Just take a moment to sit back and think about the best, most passionate fans in German football.

The stand behind the goal, crammed with ultras, bouncing up and down in a mesmerising rhythm.

Colourful tifo’s displaying their love for their team or deriding the opposition.

Smoke billowing from flares. 

A fever-pitch of noise and energy… 

Of course, you’d be forgiven for thinking about Borussia Dortmund, but no. This time you’re wrong.

The only correct answer here is Dynamo Dresden

Don’t completely discount Borussia Dortmund here though, as they were a  large part in the decision making of this save. But for other reasons.


Whilst sitting in an hotel bar in Cyprus, relaxing and watching the pre-game build up to the Champions League Final, the yellow and black made me feel a sense of nostalgia. One of my favourite teams to watch over the years was the Borussia Dortmund team of Jurgen Klopp. How refreshing and exciting their style of football was. The high energy, lightening fast, youthful attacking 4, the industrious but creative midfield and the defensive pairing of the cultured Hummels and the powerful Subotic

I sat back, challenging myself to recall each player in the first team which I did with ease….although Weidenfeller gave me more issues than the rest, admittedly. 

But even as the game started my mind kept going back to the front four. Whether traditional wingers were used, or the inverted skills of the legendary Marco Reus, the attacking midfield trio, sat behind Lewandowski were sublime to watch. 

Klopp’s Dortmund wasn’t just successful; it was part of a revolution in football tactics, characterised by intense pressing, rapid transitions, and an unyielding work ethic. This is the blueprint I intend to bring to Dynamo Dresden.

My recent tactical journey/philosophy has seen me move away from the use of wingers as I leaned towards preferring a 3-5-2 and narrow 3-4-2-1… and I had the urge to see if I can use my updated footballing philosophy and mould them into a 4-2-3-1 which is just as exciting and high-powered as Klopp’s Dortmund team.

Obviously, taking over Borussia Dortmund wouldn’t be much fun as I prefer taking a lower league team and enjoying the journey of the growth as the team is moulded to exactly how I want them… having to replace key players when the vultures pick off my best talent…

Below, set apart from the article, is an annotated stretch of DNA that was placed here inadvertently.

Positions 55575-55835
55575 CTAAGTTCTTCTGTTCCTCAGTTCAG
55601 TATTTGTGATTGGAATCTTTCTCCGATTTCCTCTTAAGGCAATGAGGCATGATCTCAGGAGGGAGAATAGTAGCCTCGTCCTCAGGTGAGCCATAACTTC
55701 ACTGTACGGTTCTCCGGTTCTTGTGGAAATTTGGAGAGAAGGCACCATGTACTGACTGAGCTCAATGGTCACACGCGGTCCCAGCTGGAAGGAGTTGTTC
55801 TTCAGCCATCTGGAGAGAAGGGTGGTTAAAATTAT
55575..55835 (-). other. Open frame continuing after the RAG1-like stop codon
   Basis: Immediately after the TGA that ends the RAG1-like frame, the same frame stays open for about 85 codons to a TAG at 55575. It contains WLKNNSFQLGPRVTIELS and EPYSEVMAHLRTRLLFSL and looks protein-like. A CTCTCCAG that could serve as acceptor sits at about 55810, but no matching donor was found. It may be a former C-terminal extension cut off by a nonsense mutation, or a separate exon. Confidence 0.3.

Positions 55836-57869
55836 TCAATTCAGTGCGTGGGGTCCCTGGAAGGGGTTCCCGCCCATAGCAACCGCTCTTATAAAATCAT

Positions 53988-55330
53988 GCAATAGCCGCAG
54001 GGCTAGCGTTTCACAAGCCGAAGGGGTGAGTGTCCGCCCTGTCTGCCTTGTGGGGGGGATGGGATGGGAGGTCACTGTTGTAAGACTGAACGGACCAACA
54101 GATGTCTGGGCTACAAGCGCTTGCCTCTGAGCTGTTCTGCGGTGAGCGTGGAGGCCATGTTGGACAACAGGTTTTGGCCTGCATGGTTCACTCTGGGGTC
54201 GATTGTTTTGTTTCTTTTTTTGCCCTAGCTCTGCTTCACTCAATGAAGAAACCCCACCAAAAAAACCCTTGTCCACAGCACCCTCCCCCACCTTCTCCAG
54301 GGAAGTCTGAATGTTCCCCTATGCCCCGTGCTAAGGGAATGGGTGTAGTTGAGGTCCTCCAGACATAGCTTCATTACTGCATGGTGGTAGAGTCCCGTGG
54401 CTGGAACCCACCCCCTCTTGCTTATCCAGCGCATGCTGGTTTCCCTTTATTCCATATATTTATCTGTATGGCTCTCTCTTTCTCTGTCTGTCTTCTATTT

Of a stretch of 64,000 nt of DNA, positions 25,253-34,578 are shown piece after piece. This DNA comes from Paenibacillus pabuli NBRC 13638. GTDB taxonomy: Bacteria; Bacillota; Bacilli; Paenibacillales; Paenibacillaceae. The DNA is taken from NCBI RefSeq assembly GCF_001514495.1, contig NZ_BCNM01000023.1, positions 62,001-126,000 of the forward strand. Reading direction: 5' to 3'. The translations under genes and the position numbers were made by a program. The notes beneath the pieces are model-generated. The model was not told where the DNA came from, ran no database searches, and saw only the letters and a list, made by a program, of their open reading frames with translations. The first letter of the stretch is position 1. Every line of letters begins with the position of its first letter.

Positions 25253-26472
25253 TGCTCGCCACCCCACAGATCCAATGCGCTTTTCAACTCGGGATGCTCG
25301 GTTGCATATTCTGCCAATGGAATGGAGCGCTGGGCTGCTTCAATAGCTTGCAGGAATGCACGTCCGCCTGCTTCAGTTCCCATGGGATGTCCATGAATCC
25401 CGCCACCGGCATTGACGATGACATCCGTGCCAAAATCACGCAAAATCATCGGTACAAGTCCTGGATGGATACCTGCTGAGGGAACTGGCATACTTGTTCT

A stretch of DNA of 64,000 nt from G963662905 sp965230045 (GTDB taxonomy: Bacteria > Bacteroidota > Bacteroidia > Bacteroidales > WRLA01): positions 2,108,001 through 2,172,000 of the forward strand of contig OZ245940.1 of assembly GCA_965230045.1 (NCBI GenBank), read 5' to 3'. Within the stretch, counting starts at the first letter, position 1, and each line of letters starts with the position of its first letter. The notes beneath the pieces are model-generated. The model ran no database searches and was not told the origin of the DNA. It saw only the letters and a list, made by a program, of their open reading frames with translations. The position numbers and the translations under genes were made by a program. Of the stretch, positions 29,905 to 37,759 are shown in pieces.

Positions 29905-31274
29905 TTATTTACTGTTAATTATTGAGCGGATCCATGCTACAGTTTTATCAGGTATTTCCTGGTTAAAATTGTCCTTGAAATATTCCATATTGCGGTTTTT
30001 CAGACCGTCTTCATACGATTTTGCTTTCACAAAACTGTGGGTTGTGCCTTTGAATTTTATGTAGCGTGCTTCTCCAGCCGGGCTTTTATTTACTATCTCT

There was only one choice for me. 

Dynamo Dresden.

You can find out more about Dynamo Dresden and their amazing fans in this excellent short video by Copa 90 – Your new favourite club: Dynamo Dresden.


The first step in this journey is assembling a squad that embodies the principles of Klopp’s philosophy: a youthful and energetic team, capable of sustaining the relentless pressing game. I’ve not really attempted a high pressing tactic before as I’ve never had (or recruited) the players to make it a success, but one thing Dynamo Dresden do have is a good youth set up. Probably the best I’ve managed for a number of years. How their potential will translate to Bundesliga standard though, only time will tell.

I’ll try to focus on scouting and developing young, versatile players who possess the technical skills and also the stamina and mental toughness required for such a demanding style of play. The emphasis will be on nurturing homegrown talent from our academy, much like Klopp did with players such as Mario Götze and Marco Reus, using tailored training schedules and mentoring (another area I’ve been guilty of neglecting recently). 


Currently in 3.Liga, and favourites to get promoted, we have a pretty deep (large) squad. The first team squad contains 28 players, with a further 42 in the U19 squad. Whilst this depth is nice it makes it hard to give players a clear pathway for regular football to allow them to develop enough to progress into the first team. When the January transfer window comes around I’ll be trying to get as many out on loan as possible. 

Key players

Niklas Hauptmann is in his second season with the team after his move from FC Koln. Whilst he lacks pace, his main strength lies in running at the defence, using his Dribbling, Technique and Agility, which are elite for this level. Due to his lack of Finishing, my initial thoughts were to use him as a deep creator, however his severe lack of Strength would make me very nervous.